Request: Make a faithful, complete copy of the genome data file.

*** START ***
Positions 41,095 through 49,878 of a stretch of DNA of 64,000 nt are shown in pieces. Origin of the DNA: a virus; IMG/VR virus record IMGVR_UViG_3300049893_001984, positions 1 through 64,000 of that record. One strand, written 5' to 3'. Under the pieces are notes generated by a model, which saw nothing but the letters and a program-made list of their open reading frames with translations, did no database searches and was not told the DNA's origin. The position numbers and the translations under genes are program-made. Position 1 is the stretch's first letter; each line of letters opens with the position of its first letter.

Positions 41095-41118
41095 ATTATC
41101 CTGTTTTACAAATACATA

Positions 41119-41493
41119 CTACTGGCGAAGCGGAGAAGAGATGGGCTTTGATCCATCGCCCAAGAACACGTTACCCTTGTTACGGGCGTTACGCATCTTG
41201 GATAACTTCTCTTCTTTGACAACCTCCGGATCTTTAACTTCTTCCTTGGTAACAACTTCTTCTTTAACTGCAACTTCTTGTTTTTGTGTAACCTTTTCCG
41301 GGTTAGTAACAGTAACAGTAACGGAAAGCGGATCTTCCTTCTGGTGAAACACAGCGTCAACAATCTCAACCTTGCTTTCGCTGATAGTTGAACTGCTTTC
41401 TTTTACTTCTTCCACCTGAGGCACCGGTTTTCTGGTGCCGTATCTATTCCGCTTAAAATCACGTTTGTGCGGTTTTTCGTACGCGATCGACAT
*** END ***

Positions 41,095 through 49,878 of a stretch of DNA of 64,000 nt are shown in pieces. Origin of the DNA: a virus; IMG/VR virus record IMGVR_UViG_3300049893_001984, positions 1 through 64,000 of that record. One strand, written 5' to 3'. Under the pieces are notes generated by a model, which saw nothing but the letters and a program-made list of their open reading frames with translations, did no database searches and was not told the DNA's origin. The position numbers and the translations under genes are program-made. Position 1 is the stretch's first letter; each line of letters opens with the position of its first letter.

Positions 41095-41118
41095 ATTATC
41101 CTGTTTTACAAATACATA

Positions 41119-41493
41119 CTACTGGCGAAGCGGAGAAGAGATGGGCTTTGATCCATCGCCCAAGAACACGTTACCCTTGTTACGGGCGTTACGCATCTTG
41201 GATAACTTCTCTTCTTTGACAACCTCCGGATCTTTAACTTCTTCCTTGGTAACAACTTCTTCTTTAACTGCAACTTCTTGTTTTTGTGTAACCTTTTCCG
41301 GGTTAGTAACAGTAACAGTAACGGAAAGCGGATCTTCCTTCTGGTGAAACACAGCGTCAACAATCTCAACCTTGCTTTCGCTGATAGTTGAACTGCTTTC
41401 TTTTACTTCTTCCACCTGAGGCACCGGTTTTCTGGTGCCGTATCTATTCCGCTTAAAATCACGTTTGTGCGGTTTTTCGTACGCGATCGACAT